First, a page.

Oysters with Renee Erickson
On March 14, our partners, Happy Cooking Hospitality, welcomed Renee Erickson, the individual behind The Walrus and the Carpenter, one of Seattle’s most beloved oyster bars, as part of our monthly dining series: The Neighborhood. She served up some of her favorite varietals of Northwest oysters in raw, stuffed, and fried forms, along with a few other dishes that took advantage of the bounty of Northwest produce, like biryani made with Washington squash and hazelnuts. Fresh off of the dinner, Renee sat down with us to muse on her favorite subject (oysters, of course), and where she found inspiration for her restaurant.
Interview by Tammie Teclemariam for Freehand NY
TT : What’s special about oyster bars?
RE: Particularly to The Walrus and The Carpenter, it’s trying to showcase our amazing oysters in an environment that was less formal and more lively. A lot of times I think oysters are a side show to many things, including at steakhouses. Travelling to Paris and seeing the place they have in daily life is something I really admired so I was trying to create a neighborhood location that focused on the simplicity and freshness of the oyster.
TT: What is the story behind the name of the Restaurant?
RE: The story of Through the Looking-Glass (by Lewis Carroll) is about a Walrus and a Carpenter who walk down the beach telling stories about the sea and start talking directly to the oysters because they’re hungry. They basically lure them along the beach and then eat them all; it’s funny, charming, and of course a little bit sad for the oysters.
TT: Favorite oyster?
RE: Generally speaking, I love an oyster from the Pacific Northwest. I prefer oysters from the Hood Canal versus the South Sound because they tend to be a little brighter and more vegetal focused. My historically favorite oyster from that area is called a Hama Hama, a beach-grown Pacific oyster than has not been tumbled, so it’s an oyster that’s closest to its true form: all frilly and beautiful shell, and kind of a more warm liquid and meat texture.
The difference to that would be a tumbled oyster which becomes a more compact, more firm oyster. I prefer the light, more fleshy, gentle textured oyster.
TT: A tumbled oyster?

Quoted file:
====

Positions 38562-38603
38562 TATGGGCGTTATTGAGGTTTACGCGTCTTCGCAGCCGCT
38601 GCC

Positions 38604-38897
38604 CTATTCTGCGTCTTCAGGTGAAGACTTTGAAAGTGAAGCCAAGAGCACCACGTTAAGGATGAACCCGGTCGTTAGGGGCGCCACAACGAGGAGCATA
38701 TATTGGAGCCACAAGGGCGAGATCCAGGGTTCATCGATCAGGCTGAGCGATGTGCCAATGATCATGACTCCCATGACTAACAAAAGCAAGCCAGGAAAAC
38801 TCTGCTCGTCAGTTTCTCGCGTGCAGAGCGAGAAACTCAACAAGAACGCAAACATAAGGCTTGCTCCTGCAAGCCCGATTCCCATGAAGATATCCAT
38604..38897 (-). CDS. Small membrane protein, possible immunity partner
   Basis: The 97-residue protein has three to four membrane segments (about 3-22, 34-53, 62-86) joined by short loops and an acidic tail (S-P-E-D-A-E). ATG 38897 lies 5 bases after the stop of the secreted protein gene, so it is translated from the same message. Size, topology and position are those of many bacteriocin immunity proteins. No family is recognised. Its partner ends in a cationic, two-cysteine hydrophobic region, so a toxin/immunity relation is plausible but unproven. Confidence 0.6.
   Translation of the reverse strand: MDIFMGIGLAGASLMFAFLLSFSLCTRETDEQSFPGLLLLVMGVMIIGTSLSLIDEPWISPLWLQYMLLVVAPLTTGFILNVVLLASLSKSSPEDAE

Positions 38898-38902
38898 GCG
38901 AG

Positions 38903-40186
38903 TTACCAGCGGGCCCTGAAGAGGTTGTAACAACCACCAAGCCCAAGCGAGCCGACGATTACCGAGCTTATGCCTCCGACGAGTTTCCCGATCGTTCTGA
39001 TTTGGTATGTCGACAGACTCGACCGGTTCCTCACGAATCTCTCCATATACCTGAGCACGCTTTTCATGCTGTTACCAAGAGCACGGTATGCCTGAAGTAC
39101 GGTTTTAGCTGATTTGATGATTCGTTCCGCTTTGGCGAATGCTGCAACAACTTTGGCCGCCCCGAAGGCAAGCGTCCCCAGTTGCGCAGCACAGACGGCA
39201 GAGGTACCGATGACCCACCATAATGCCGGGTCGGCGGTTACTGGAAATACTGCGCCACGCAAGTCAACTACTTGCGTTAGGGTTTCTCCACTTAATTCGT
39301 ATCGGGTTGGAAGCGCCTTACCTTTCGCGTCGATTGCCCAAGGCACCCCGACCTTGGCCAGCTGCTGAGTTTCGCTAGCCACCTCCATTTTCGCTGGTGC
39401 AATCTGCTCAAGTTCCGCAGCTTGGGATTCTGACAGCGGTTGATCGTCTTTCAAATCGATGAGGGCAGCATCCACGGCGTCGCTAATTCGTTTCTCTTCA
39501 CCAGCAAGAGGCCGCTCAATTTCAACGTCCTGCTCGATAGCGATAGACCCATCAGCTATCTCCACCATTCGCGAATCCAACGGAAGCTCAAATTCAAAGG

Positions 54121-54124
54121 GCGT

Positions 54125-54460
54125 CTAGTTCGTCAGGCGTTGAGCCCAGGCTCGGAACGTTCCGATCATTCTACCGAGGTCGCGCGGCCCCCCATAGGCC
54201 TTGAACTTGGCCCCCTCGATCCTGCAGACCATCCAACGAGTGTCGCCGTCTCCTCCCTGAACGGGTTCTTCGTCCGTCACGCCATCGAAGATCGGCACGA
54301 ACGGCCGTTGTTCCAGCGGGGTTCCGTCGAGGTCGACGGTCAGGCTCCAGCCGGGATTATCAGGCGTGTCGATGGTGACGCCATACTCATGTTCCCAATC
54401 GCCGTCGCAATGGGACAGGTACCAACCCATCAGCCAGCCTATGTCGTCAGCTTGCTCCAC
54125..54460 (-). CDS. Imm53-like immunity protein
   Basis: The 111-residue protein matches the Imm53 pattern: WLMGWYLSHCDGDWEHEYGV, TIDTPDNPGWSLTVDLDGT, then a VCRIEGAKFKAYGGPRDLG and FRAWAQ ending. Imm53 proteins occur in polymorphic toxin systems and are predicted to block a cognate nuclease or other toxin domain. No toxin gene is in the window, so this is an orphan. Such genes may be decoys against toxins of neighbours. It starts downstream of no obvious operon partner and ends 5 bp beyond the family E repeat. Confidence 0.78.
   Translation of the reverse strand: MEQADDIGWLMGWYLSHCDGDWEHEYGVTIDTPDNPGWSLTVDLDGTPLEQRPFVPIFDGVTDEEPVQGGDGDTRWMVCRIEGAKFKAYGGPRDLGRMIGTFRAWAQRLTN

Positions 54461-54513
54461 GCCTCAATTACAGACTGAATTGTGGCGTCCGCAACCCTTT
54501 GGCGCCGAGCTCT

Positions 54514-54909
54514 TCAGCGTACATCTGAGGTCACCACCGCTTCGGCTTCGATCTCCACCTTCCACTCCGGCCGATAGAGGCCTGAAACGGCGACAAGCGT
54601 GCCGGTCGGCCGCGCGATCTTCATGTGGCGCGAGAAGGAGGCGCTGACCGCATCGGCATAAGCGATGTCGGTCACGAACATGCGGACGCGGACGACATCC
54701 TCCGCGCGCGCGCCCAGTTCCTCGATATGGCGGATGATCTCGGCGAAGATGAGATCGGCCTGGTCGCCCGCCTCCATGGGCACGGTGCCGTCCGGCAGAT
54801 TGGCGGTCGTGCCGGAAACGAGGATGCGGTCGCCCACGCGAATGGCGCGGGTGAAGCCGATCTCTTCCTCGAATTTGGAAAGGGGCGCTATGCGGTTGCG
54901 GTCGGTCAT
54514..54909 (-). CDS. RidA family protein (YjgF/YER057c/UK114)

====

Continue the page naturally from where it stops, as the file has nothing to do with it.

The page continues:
RE:It’s a technique to grow them.
TT: Do you mostly work with farmed oysters? Are oysters generally sustainable?
RE: There are very few naturally grown oysters anymore. People farm them for the amount of consumption that we have. New York City decimated the oyster population, I think that’s happened all over the world. It’s a species that farms well. You don’t have to feed it, you basically have to nurture it along and give it some space to grow. I know lots of [oyster] farmers.
TT: What’s your favorite thing to drink with oysters?
RE: A crisp white wine. Nothing that’s been oak aged, just really bright and minerally.
TT: I want to ask about the bread at your restaurant because every review mentions how good it is.
RE: We serve —almost entirely— bread from two bakers. One is called Ben’s Bread, he’s actually an employee of ours and makes bread for a couple of our projects. Then Sea Wolf is another bakery in Seattle and they also make our rye bread, which is what we generally serve with oysters, along with the levain, the rustic French loaf.
In the Northwest we have a lot of wheat producers, so it’s all locally harvested wheat. It’s very flavor-forward — it has a lot of intense rye and wheat flours.
TT: What other PNW ingredients do you love?
RE: Seafood. Probably my favorite would be a spot prawn, a prawn that’s harvested from the Salish Sea, it’s kind of like a langoustine. A lot of times it has a roe sack underneath its legs so you get to eat that as well. Also dungeness crab, I’m a big fan of. We have a local halibut that’s harvested in the spring called Salish Sea halibut. It’s a smaller halibut that’s really beautiful and almost a pale watery pink translucent color.
TT: What were you serving at the pop-up?
RE: We brought geoduck, which is a clam from the Northwest that’s amazing, and we brought raw oysters that we stuffed, and we brought shucked oysters that we fried. Squash from Washington that we turned into a yogurt biryani. Hazelnuts from the Northwest.
TT: Do you find pearls all the time?
RE: They do exist, we don’t find them all the time. The ones that we wear tend to come from Tahiti and places where they actually put sand in the oysters to form the pearl. The ones that are naturally formed are not quite as beautiful, but it’s still really fun.
TT: What do you like to do when you’re in New York?
RE: Visiting other friends of course, lots of chef friends. Running around and looking at art and eating delicious food. Right now I’m at the Met Breuer having lunch at Flora Bar.